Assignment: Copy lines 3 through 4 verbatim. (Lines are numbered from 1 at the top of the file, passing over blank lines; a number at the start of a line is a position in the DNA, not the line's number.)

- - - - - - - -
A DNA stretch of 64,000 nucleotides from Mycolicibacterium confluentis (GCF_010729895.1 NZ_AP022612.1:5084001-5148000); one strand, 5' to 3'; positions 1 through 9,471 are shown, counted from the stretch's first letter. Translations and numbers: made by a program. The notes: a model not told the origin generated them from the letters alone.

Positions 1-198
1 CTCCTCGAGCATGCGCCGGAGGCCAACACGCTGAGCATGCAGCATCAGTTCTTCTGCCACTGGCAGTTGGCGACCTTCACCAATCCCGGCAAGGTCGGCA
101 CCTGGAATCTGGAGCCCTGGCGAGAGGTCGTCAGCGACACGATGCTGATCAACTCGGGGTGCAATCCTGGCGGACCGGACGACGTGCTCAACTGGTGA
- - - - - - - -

1 CTCCTCGAGCATGCGCCGGAGGCCAACACGCTGAGCATGCAGCATCAGTTCTTCTGCCACTGGCAGTTGGCGACCTTCACCAATCCCGGCAAGGTCGGCA
101 CCTGGAATCTGGAGCCCTGGCGAGAGGTCGTCAGCGACACGATGCTGATCAACTCGGGGTGCAATCCTGGCGGACCGGACGACGTGCTCAACTGGTGA